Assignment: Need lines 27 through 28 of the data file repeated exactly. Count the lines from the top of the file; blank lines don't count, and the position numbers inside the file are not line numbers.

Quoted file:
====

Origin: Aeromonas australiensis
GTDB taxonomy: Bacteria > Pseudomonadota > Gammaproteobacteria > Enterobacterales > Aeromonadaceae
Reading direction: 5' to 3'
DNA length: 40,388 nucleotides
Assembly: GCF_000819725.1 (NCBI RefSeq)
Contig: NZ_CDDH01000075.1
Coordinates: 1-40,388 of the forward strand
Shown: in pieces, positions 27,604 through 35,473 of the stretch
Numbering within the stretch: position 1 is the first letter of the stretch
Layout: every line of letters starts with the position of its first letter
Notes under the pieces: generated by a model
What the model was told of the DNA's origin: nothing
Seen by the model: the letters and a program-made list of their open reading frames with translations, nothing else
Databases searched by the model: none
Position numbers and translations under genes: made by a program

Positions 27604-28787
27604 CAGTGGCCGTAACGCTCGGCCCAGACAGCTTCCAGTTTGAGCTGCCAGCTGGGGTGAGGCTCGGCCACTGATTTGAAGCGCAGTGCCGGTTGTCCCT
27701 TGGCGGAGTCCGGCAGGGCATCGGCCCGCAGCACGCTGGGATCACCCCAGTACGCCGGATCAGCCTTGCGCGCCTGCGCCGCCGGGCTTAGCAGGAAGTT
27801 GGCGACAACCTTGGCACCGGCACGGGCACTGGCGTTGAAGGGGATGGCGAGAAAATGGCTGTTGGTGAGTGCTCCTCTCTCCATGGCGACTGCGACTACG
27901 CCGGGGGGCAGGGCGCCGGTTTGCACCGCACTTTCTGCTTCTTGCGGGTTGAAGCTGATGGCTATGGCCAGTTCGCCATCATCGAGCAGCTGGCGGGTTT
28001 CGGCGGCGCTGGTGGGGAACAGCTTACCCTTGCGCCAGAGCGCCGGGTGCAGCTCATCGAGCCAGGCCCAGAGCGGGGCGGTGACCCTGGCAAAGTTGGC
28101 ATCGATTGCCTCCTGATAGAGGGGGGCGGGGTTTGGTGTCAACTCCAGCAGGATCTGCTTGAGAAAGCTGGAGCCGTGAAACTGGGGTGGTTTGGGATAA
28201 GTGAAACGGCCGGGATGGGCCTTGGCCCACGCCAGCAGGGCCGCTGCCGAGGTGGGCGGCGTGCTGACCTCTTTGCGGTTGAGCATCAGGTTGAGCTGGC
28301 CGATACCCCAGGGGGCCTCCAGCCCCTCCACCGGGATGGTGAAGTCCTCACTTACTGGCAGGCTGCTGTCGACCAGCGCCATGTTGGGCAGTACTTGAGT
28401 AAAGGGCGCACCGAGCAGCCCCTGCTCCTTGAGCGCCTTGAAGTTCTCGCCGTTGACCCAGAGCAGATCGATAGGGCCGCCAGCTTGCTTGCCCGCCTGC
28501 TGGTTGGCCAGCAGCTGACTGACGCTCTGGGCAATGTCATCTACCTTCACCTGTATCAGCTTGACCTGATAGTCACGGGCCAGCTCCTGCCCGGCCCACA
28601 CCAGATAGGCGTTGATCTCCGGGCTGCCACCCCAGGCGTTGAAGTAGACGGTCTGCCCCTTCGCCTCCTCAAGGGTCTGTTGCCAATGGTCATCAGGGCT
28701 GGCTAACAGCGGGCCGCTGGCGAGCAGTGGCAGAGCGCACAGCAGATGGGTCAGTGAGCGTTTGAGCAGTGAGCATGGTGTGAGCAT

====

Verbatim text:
28601 CCAGATAGGCGTTGATCTCCGGGCTGCCACCCCAGGCGTTGAAGTAGACGGTCTGCCCCTTCGCCTCCTCAAGGGTCTGTTGCCAATGGTCATCAGGGCT
28701 GGCTAACAGCGGGCCGCTGGCGAGCAGTGGCAGAGCGCACAGCAGATGGGTCAGTGAGCGTTTGAGCAGTGAGCATGGTGTGAGCAT